The Official Leibele Waldman Blog

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Monday, November 19, 2012

Rosh Hashanah

High Holy Day Melodies and Motifs

From earliest times our High Holy Day synagogue chants and melodies have been the sounding board of the moods and emotions of the Jewish people. The MaHaRIL, Rabbi Jacob ben Moses Molin, in the early 15th Century, recognized this important aspect of the liturgy when he set certain standards and practices for the music in the synagogue and community. His works became the guiding light for all of Eastern European, Ashkenazic Jewry. He codified Jewish music in order to make it uniform for each synagogue and to categorize different musical modes for different daily, Sabbath and holiday settings throughout the year in order to match the particular mood to the particular day. This is especially true with regard to the High Holy Days.

For example, the opening of the Rosh Hashanah Maariv Service begins with a melody that has a majestic character. It serves as a prelude that creates the atmosphere of the day. From the very outset it proclaims that the kingdom of G-d is one of the major themes of the High Holy Day service. Early Chassidim actually called the first night of Rosh Hashanah, “Coronation Night.” The King on high has entered to sit on his throne. It is no wonder that Jews everywhere join together with this exultant theme.

Another place where the mood is evident is the next morning with the beginning of the Shacharit, the morning service, at which time we begin the service with the word, Hamelech, the King. This time, however, the mood is more somber and serious as the process of judging His children has begun. The Maharil popularized the practice that is traditional today. He began in a hushed, plaintive manner and gradually increased the volume heard by the congregation with awe and dread.

The Torah reading for the High Holy Days is also sung in a special mode unlike the rest of the year. According to the Maharil, this is done to emphasize the awesome character of the day so that the congregants might lend their ears to the reading and thus make amends for their faults. The sounding of the Shofar, whose purpose is to rouse Jews into seeking repentance, is also considered a momentous occasion in the synagogue service. The benedictions preceding them are recited in a special, almost royal, melody as one would hear from a series of trumpets heralding the entry of the King.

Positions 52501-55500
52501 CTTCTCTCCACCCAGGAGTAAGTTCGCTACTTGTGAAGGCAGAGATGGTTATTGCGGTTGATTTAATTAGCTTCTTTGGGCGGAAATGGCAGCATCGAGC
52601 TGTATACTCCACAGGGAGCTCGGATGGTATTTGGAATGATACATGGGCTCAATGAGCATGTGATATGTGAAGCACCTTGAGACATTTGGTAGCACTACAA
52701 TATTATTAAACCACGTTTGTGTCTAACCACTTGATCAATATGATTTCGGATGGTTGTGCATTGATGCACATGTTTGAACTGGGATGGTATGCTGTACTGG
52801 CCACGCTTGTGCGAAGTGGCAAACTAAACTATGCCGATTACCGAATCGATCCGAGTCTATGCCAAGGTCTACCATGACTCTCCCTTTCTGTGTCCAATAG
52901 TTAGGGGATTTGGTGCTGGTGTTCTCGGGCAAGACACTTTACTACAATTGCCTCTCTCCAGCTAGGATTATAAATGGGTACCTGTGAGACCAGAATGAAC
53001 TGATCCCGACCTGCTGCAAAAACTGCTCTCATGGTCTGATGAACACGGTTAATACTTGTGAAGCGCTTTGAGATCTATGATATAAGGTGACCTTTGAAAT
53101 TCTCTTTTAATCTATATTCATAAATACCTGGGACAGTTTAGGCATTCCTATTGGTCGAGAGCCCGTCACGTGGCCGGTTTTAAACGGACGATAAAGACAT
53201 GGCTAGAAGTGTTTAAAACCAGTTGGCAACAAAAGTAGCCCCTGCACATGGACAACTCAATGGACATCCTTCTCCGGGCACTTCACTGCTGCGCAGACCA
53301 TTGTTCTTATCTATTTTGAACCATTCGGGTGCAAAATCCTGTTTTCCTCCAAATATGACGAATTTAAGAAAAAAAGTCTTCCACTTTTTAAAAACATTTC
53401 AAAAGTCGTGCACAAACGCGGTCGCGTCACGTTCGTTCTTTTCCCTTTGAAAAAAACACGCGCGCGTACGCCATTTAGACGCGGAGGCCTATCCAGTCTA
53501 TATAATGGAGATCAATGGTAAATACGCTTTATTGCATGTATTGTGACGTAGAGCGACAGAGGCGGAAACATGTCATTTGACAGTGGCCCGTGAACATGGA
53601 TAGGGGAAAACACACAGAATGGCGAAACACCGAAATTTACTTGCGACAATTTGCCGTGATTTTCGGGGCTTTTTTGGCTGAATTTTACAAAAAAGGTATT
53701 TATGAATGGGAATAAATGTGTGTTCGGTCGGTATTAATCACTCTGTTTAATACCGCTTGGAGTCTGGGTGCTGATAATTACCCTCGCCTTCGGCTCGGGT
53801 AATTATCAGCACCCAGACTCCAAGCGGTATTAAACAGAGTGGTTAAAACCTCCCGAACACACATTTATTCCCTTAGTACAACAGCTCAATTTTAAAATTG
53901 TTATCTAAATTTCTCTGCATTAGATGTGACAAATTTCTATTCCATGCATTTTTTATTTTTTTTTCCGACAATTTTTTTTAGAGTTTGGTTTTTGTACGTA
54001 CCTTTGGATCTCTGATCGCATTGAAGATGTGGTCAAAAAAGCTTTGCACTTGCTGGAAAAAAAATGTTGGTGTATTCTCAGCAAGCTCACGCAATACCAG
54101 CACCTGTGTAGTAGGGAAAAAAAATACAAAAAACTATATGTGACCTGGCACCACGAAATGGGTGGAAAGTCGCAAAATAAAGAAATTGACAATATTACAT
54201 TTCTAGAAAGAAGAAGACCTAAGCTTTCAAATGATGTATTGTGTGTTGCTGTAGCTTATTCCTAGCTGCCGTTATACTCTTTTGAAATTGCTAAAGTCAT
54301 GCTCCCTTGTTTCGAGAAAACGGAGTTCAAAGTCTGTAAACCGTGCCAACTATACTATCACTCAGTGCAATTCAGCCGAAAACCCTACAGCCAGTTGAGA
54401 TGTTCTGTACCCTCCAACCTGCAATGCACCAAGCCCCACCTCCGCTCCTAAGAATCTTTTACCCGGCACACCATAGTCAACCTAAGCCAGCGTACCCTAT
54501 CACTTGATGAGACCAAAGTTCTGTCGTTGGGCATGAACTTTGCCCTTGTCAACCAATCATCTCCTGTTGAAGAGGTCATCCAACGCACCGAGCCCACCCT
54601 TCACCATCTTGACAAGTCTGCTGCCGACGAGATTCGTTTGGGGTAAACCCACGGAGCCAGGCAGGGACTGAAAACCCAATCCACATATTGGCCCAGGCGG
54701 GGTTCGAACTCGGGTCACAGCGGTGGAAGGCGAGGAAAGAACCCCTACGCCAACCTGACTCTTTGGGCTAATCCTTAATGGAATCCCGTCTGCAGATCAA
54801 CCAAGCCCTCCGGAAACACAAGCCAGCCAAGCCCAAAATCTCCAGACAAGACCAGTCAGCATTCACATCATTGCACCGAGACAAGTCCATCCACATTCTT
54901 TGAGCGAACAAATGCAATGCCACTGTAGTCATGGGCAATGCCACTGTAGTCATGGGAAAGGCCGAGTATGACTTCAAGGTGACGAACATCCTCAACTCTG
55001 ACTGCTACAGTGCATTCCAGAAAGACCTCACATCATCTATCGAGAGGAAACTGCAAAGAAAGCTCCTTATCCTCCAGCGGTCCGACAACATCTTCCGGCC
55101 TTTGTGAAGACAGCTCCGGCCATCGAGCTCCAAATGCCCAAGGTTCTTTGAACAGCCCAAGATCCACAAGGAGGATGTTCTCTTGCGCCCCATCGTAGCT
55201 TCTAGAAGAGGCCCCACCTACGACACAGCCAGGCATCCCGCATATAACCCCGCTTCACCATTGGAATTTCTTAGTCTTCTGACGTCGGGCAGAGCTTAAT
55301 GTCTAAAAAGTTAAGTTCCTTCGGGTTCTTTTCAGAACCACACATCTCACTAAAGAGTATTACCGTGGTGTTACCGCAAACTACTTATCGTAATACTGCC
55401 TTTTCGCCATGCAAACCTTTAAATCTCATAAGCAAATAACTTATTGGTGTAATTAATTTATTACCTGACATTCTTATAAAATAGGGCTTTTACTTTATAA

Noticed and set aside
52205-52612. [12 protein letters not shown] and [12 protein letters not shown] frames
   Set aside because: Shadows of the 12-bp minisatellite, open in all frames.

After the sounding of the Shofar, before the additional or Musaf service, the Cantor, known in Hebrew as the Chazzan or Shaliach Tzibbur, chants a deeply moving personal supplication, the Hineni. The chant does not have a fixed melody or any traditional motif and originally was sung silently by the Cantor. With the passing of time, he raised his voice at those words or phrases that had the power to arouse the emotions of the worshippers who quietly awaited the conclusion of the prayer. Although the Cantor today chants most if not all of the prayer out loud, there is still the tradition of increasing the dynamic at certain phrases.

The greatest and most exalted moment of the Rosh Hashanah service comes when the Ark is opened and the Un’sahne Tokef prayer begins. The text talks about how G-d judges the world on the fearful and solemn days of Rosh Hashanah and Yom Kippur. The prayer reaches its climax at the words Uteshuvah, Utefillah, Utzedaka Ma’avirin Et Ro’a Hagezerah, BUT REPENTANCE, PRAYER AND CHARITY WILL CANCEL THE STERN DECREE, with the congregation and the cantor crying out the phrase in unison. The congregation by this phrase calms itself somewhat from the unnatural fear that gripped it while reciting this stirring prayer.

Finally, as the service closes on the morning of Rosh Hashanah, the prayer Hayom Te’amtzenu (Strengthen us today) takes on a spirited and cheerful quality. Since this is the last prayer of the day, a happy tune is appropriate and demonstrates a lessening of the fear that prevailed for the Day of Judgment and will enable worshipers to return home with hope and confidence for a good year.

The Rosh Hashanah recordings included below are from October 6, 1967 at the Chicago Loop Synagogue.  The compositions you will hear include my father's Hineni, V'chol Ma'aminim, and portions of the Malchuyot, Zichronot, and Shoferot.

L'eil Orech Din
B'rosh Hashanah
Ki Keshimicha - Adom Yesodo
V'chol Ma'aminim
V'yehehtoyu Kol L'avdecha
Umipnei Chatoeinu
Heyei Im P'fiyos
O'chilah L'eil
Al Kein Nikover
M'loch (Malchuyot)
Atah Zocher
Haven Yakir Li
Zochreinu Bezikuron
Atah Niglasa
Tika Beshofar Gadol
Areshet Sefatanu
Sim Shalom

Saturday, August 18, 2012

The Cantor and the Synagogue

This Yiddish song, written by Rev. Abraham Singer, was one of my father’s favorite concert selections. The song compares the synagogue of yesteryear to the one of today.  Singer tells the story of how crowded the shuls were at the beginning of the 20th Century when the Jewish people attended religious services regularly with their families to hear the Cantor and choir.  They would leave the shul humming a new melody or discussing the Rabbi’s sermon.

But today, the shuls are empty because the Jewish people cannot find the time to go.  Therefore it remains a place just for mourners to attend.  But, the composer ends the song on an optimistic note. 

Someday, the Jewish people will start attending again and once again begin to follow the Laws of the Torah.  Only then, will our Creator forgive us and we will no longer suffer.  This particular rendition was sung on one of his broadcasts on W.E.V.D.

Sunday, June 3, 2012